A UK news report has shown how families in the country are being left to live in dilapidated, uninhabitable homes due to rogue landlords not fixing housing disrepair. Leaks, damp and mould are all rife in tower blocks across the UK.

A recent ITV News investigation has found that families in the UK are suffering with damp, dangerous, and mould-ridden homes as a result of landlords refusing to fix property disrepair.

Their initial report was related to a specific tower block in Croydon, which experts described as some of the worst disrepair they had ever seen. The report followed residents and their battles with mould affecting their belongings, and even affecting their breathing. One mother was extremely worried for her son’s health and general wellbeing.

After the report, the news channel was then flooded with other examples from across the country of similar disrepair and landlords who ignore requests by their tenants to fix the problems. In West London, for example, Oumou Bah told ITV news of his living conditions, where he lives with his sister and mother in a two bedroom council flat. The bedroom where the sister sleeps is covered in thick, black mould.

Astonishingly, they have had no electricity or lights in their bathroom for five years due to the electricity needing to be switched off after Mr Bah’s mother had been electrocuted. Instead of fixing the electrical problem, the landlord simply turned the electricity off.

A Growing Housing Disrepair Crisis

A Growing Housing Disrepair Crisis

While the Hammersmith and Fulham Council later apologised to the family, this is simply one case in a growing disrepair crisis. In total, 400 people got in touch with ITV about their own case of landlords being negligent.

In the UK, there is a Housing Ombudsman who help tenants understand the complaints process. The Ombudsman has since launched an investigation into the terrible conditions of the block of flats and the “disgusting” social housing conditions that many residents find themselves in.

Richard Blakeway, from the Housing Ombudsman, stated that mould and damp in someone’s home can have a “significant” impact on their health, and could even effect their overall life chances. He said:

“I want us to make far-reaching recommendations to promote greater understanding and learning, helping landlords develop their approach to the benefit of residents.”

Public reaction to the reports was understandably emotional. Social media users labelled the conditions and the landlords as “disgusting”, “horrible”, and “heart-breaking”.

Sick Grandmother Living in Conditions So Unsafe She Ordered To Leave By Her Doctor

Another awful story of housing disrepair causing life changing damage saw Carol McGuiness and her son Michael, living with a rat infestation, damp and mould, leaks, faulty electrics, and cracks in the building structure.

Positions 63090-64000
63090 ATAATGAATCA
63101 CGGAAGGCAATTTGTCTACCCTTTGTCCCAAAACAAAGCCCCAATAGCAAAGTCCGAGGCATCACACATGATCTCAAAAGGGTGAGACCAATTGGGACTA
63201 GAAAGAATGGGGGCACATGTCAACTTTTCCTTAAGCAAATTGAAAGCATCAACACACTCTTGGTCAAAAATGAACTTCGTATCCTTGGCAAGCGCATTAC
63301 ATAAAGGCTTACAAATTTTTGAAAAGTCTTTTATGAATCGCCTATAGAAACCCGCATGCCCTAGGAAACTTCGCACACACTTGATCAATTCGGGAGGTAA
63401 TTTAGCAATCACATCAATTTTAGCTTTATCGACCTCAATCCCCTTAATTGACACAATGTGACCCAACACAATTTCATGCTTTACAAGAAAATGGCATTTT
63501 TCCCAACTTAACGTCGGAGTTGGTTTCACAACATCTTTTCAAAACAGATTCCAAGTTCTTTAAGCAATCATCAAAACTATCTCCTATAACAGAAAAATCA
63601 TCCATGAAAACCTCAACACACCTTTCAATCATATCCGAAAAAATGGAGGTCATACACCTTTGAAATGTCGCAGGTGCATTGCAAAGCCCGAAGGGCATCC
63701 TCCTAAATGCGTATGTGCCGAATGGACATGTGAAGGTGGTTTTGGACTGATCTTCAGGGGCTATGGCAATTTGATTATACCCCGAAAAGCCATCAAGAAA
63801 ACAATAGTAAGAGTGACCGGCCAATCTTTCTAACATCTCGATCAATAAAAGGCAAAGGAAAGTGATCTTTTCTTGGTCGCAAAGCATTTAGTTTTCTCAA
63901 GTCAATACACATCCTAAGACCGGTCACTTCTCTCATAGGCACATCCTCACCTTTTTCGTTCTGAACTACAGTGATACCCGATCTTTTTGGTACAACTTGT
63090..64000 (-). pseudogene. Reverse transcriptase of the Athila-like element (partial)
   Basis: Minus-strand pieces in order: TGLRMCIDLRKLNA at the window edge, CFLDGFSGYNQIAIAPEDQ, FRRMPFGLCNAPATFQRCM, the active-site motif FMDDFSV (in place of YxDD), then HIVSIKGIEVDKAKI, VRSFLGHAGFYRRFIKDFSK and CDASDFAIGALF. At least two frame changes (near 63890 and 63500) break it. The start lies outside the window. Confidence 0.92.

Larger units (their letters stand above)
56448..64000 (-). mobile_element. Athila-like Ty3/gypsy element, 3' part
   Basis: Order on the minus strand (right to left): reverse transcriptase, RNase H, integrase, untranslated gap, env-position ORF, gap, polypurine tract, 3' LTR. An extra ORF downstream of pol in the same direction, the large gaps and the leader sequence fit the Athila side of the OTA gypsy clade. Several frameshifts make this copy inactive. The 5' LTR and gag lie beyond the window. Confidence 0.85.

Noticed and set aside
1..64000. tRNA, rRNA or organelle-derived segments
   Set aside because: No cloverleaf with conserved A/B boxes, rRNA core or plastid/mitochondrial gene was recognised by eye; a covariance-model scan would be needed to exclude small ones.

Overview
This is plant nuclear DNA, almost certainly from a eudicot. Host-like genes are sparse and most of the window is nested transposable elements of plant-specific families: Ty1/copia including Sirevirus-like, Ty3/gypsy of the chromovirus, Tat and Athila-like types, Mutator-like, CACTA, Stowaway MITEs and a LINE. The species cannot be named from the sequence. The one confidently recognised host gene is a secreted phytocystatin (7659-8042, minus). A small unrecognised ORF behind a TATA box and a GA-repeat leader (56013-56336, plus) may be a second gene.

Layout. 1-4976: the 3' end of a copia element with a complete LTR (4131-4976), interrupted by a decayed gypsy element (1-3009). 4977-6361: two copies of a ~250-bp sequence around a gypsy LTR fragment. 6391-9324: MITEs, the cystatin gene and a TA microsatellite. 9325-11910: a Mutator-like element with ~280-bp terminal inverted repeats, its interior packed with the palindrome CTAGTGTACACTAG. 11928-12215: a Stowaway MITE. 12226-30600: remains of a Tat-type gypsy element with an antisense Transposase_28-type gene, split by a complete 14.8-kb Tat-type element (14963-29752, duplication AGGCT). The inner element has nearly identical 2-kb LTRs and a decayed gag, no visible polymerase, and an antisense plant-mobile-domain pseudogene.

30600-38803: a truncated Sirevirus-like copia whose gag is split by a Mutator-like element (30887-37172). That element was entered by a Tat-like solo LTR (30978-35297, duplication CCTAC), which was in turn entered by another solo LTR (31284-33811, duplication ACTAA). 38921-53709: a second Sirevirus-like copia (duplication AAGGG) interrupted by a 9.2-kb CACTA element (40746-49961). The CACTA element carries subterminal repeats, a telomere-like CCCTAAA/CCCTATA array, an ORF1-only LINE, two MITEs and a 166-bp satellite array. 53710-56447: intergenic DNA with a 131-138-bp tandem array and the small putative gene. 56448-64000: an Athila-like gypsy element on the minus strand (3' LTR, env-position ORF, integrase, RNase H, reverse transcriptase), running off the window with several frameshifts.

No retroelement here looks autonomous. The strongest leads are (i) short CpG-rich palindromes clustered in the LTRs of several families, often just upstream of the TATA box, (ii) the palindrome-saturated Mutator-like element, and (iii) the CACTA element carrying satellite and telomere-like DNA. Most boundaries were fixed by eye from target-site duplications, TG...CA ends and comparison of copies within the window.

The disrepair in Ms McGuiness’ home was that bad that her doctor ordered her to move out of her home due to the potential impact on her health. Her landlord had been asked multiple times to carry out the repair work.

While the grandmother and son took legal action last year, which they won, the housing association failed to carry out the works which they had promised to do. In total, there 58 issues within the home that needed fixing.

Carol stated:

“After initially moving back home and the works starting up, it all stopped again, and my doctor told me it simply wasn’t safe for me to stay there.”

What To Do If You’re Living In Disrepair

Living in disrepair can be one of the most stressful periods of anyone’s life. No one deserves to live in damp, dangerous, unliveable homes. This is particularly true if your social landlord or housing association is refusing to carry out the necessary repairs, or is simply ignoring you.

Luckily, there is help out there for tenants. There are a number of steps tenants can take to ensure that their landlord listens and carries out the needed repairs.

First of all, tenants should gather as much evidence as they can. This includes photographs of the disrepair, videos, receipts of any damaged belongings, medical notes from your doctor if the disrepair is affecting your health, and any correspondence between yourself and your landlord.

Next, if your landlord is still not listening, you can go to your local Environmental Health Officer. They can come to your home and decide if your landlord needs to act on the disrepair.

Finally, if your landlord still won’t budge, much like those in Croydon or Ms McGuiness’, then you can seek out the help of a housing disrepair solicitor. A disrepair claim solicitor, like DisrepairClaim.co.uk, can help you tackle your landlord once and for all, by using all of the evidence that you have gathered, with some evidence of their own, and use it to force your landlord to carry out the repairs.

They can also help you claim compensation for any loss of property, personal injury, and pain and suffering caused as a result of the disrepair. Many will also act on a No Win, No Fee basis, meaning if your claim is rejected you will have no legal fees to pay.


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